Tag Archives: birthrate

Talking ’bout the next generation: Webcast to look at millennials and population growth

Susan Heavey

About Susan Heavey

Susan Heavey, (@susanheavey) a Washington, D.C.-based journalist, is AHCJ’s topic leader on social determinants of health and curates related material at healthjournalism.org. She welcomes questions and suggestions on resources and tip sheets at determinants@healthjournalism.org.

Update: This webcast has been postponed. We will update with a new date and time ASAP.

OK, I just realized the title for this blog post surely marks me as not a millennial.

But a growing body of research has been looking at this core group of young U.S. adults and their behavior when it comes to birthrates and other health-related issues as well as what that may mean for the nation’s future population. Continue reading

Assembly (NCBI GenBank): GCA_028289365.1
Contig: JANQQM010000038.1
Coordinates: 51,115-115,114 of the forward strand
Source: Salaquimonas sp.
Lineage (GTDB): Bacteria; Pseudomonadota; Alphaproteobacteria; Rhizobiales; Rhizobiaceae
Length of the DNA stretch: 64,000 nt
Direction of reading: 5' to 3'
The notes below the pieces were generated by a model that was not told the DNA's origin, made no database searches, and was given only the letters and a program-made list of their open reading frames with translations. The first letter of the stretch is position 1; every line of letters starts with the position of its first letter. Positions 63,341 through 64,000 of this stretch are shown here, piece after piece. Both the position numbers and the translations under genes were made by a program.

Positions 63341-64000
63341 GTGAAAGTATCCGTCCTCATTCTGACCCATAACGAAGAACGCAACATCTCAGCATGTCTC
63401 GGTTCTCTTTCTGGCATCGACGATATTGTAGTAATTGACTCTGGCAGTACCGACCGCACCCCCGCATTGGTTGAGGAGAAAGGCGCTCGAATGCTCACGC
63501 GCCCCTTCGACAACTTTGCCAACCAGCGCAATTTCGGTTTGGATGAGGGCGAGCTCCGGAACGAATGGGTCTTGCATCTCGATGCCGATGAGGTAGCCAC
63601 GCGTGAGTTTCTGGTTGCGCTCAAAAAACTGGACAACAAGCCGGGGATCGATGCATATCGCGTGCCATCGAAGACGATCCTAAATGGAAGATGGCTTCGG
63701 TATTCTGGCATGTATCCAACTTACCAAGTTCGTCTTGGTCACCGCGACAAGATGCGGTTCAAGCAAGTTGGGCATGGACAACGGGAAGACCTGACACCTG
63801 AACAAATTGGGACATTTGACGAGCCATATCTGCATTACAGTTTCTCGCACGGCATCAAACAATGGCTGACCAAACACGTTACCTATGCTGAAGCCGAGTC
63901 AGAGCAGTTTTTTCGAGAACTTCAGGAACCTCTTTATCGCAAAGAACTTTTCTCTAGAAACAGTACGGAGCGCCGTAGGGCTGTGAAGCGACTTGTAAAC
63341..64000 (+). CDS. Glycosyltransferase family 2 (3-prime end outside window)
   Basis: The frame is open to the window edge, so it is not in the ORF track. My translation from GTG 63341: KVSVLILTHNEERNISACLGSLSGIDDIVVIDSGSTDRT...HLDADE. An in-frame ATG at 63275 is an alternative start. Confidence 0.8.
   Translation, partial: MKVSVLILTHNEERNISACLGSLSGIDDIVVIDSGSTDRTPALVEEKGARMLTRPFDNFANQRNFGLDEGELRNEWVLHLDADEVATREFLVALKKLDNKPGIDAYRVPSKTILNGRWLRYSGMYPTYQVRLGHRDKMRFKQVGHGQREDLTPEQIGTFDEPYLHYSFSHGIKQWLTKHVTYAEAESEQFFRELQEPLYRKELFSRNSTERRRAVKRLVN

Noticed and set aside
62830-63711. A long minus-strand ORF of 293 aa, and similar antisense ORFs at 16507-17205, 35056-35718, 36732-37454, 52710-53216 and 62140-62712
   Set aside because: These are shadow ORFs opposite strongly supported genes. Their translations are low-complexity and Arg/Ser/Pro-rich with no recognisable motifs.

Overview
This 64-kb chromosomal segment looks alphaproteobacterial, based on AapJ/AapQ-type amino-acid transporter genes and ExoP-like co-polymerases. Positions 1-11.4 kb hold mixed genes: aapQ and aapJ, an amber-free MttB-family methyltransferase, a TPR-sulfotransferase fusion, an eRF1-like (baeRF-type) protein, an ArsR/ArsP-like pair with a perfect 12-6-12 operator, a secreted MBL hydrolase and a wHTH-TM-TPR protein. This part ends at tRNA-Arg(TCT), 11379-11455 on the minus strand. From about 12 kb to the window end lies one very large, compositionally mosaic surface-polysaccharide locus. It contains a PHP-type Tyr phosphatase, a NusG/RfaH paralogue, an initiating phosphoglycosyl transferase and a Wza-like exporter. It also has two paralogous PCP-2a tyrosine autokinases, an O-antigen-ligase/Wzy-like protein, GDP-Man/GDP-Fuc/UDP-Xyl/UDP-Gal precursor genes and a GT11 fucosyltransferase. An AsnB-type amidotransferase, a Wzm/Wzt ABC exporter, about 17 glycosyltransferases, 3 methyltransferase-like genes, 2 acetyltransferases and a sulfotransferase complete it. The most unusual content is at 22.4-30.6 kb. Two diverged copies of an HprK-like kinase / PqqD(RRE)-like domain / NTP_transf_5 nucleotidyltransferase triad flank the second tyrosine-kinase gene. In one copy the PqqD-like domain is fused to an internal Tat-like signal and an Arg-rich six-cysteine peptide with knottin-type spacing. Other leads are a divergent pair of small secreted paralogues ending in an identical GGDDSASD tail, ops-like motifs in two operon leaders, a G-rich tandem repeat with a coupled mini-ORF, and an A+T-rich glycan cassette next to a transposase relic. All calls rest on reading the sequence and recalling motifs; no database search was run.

Babies or bust? What new data on millennial birth rates means for the future

Susan Heavey

About Susan Heavey

Susan Heavey, (@susanheavey) a Washington, D.C.-based journalist, is AHCJ’s topic leader on social determinants of health and curates related material at healthjournalism.org. She welcomes questions and suggestions on resources and tip sheets at determinants@healthjournalism.org.

Photo: H is for Home via Flickr

Photo: H is for Home via Flickr

It’s no secret that raising children is an expensive proposition. But for millennials, who entered adulthood during the worst economic slump since the Great Depression, the 2007-09 recession appears to have done a double-whammy on their decision to enter parenthood.

A recent study by the Urban Institute found that women in their 20s had fewer babies amid the soft economy than those in previous decades. And while it is still too early to know whether they will “catch up” by having children later, the paper written by Nan Marie Astone, Steven Martin and H. Elizabeth Peters raises questions about the implications such a population dip both can have not only on U.S. families but also upward mobility and society. Continue reading